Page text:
On the site of the original Four Seasons Inn on the Park – the company's first European Hotel – opened in 1970.
In the late 1960s, a young hotelier named Isadore Sharp spent several years developing a hotel in London.

It would be his fledgling company's fourth location, and its first in Europe. During the years he spent flying back and forth from his home in Toronto, Canada and staying in London hotels, he had a lot of time to think about what he wanted for his hotel company, and also what he wanted as a hotel guest. By the time the Inn on the Park opened in January 1970, an idea had taken shape: Four Seasons was going to be a company that didn't just respond to travellers' needs, but actually anticipated them. Sharp adopted the Golden Rule as the founding philosophy of what would become the world's leading luxury hotel brand. “Treat others as you would like to be treated yourself” is the mantra that every employee in every one of more than 90 hotels and resorts around the world lives by each and every day. London is also where Four Seasons first introduced many of its signature innovations, from complimentary toiletries and multiple phones in rooms, to overnight laundry and one-hour pressing, to 24-hour business centres. Today, on the site of the original Inn on the Park, the new Four Seasons Hotel London at Park Lane emerged in time to mark the company's 50th anniversary. Now that's truly golden.

Guests wandering around Four Seasons Hotel London at Park Lane might notice hunting and equestrian references throughout the interior design touches of the Hotel, from the bronze statue of a big cat tussling with its prey on the first floor to the beautiful paintings of majestic horses on the walls of the stairs.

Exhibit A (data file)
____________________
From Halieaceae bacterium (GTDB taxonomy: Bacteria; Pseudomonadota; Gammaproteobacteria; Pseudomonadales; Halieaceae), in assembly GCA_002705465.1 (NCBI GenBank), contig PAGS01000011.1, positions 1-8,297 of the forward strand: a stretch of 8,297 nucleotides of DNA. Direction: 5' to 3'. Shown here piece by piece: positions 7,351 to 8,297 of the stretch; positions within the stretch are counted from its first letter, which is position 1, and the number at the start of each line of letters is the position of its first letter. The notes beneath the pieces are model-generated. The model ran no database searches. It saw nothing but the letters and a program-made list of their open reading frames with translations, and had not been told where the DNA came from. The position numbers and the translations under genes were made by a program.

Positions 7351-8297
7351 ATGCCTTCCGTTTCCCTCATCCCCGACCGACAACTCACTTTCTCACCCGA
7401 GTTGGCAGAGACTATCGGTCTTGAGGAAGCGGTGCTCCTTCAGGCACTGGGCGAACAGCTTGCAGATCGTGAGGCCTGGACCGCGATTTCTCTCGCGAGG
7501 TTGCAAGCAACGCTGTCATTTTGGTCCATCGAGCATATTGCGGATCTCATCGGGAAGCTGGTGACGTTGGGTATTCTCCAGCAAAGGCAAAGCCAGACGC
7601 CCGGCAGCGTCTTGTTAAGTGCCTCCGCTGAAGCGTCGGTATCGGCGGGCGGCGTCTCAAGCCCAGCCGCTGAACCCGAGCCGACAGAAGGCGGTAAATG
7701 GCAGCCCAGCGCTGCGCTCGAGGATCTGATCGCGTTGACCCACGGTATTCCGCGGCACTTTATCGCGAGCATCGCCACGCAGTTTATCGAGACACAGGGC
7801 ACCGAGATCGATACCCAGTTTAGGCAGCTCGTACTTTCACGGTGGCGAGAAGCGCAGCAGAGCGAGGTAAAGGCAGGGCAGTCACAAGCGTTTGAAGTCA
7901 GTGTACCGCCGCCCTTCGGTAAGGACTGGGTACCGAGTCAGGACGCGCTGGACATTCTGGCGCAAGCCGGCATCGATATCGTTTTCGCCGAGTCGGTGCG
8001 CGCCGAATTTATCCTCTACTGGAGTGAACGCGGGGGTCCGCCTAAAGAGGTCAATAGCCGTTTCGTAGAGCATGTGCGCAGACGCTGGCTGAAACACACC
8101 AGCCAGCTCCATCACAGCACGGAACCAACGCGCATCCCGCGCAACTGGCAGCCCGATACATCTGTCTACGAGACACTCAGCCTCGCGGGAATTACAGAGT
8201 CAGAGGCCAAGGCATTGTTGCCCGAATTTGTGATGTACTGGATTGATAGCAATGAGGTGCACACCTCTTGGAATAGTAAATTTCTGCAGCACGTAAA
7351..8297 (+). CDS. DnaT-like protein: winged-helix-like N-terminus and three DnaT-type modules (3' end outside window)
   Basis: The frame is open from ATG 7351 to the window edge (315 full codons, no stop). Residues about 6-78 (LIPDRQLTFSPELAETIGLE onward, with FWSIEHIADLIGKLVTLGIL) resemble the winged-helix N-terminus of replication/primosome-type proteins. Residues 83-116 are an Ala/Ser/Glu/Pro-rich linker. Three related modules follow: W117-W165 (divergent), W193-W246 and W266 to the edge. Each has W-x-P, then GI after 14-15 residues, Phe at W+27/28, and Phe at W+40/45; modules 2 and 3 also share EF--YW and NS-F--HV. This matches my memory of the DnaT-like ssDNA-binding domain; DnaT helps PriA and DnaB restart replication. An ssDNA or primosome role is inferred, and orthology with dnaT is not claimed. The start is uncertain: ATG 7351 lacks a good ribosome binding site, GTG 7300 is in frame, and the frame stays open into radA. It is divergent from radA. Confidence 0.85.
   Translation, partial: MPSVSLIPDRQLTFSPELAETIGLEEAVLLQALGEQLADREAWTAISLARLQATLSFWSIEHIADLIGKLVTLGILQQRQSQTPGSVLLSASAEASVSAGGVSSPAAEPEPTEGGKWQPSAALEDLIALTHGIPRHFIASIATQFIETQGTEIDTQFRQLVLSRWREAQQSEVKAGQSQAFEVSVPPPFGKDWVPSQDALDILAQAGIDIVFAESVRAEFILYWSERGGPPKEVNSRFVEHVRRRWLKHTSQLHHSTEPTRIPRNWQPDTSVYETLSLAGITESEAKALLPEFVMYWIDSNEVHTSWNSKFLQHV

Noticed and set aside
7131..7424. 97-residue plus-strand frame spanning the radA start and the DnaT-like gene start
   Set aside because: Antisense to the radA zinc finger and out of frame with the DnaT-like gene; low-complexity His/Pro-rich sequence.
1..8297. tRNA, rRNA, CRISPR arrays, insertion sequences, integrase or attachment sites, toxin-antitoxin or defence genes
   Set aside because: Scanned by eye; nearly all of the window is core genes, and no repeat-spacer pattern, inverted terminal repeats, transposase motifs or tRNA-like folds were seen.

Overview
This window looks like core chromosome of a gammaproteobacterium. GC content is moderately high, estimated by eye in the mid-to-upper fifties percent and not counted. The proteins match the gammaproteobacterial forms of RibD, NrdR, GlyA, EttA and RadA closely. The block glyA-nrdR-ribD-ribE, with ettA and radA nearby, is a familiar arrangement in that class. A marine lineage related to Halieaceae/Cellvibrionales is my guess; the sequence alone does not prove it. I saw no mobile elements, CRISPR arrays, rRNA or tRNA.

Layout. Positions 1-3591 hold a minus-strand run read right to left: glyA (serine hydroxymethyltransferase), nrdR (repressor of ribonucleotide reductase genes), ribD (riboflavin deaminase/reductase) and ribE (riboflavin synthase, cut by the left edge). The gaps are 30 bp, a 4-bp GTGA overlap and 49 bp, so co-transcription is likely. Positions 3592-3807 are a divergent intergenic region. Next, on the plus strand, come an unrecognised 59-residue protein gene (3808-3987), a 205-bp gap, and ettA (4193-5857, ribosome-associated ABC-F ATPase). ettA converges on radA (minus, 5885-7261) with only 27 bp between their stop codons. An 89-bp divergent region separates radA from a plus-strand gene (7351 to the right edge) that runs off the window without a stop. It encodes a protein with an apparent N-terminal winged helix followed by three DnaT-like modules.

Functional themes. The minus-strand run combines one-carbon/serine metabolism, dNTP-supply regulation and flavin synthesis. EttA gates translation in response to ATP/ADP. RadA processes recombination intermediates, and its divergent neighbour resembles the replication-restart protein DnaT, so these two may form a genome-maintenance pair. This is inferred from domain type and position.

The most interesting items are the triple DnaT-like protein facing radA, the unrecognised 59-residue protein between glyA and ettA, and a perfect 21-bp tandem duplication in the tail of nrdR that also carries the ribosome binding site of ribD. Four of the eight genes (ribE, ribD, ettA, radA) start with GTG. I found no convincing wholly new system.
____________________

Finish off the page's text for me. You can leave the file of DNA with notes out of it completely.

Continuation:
The link between the subject nature and a luxury hotel in the heart of Mayfair might not be obvious, but by looking at the history of the neighbouring Hyde Park, you see that these are indeed delicate nods to the history of the area, as Hyde Park was originally designed to provide royalty with somewhere to hunt. Around 900 years ago, the area that became Hyde Park was owned by the monks from Westminster and was part of the Manor of Eia. Deer, boar and wild bulls would have roamed around the meadows dotted with trees. In 1536, the manor was seized from the monks by King Henry VIII. Some of the land was sold, with the remainder turned into a vast hunting park, stretching from Westminster all the way to Kensington.
A fence was erected round his new park and the Westbourne Stream, which crossed from Hampstead to the Thames (and is now underground), was damned to create drinking ponds for deer in the park.
Henry entertained ambassadors and dignitaries with royal hunts he organised, and visitors watched from grandstands before enjoying great feasts in temporary banqueting houses.
Queen Elizabeth I continued the tradition of hunting in the park, and would also review her troops in the flat area of ground next to Park Lane that was used as a parade group. The park would remain the same until Charles 1 became king in 1625, when he created something called the Ring - a circular track around the park where the royal court could drive their carriages. Today, Hyde Park is one of London's most beautiful outdoor spaces, with meadows, art galleries and sports facilities creating the perfect place in which to enjoy the outdoors in London.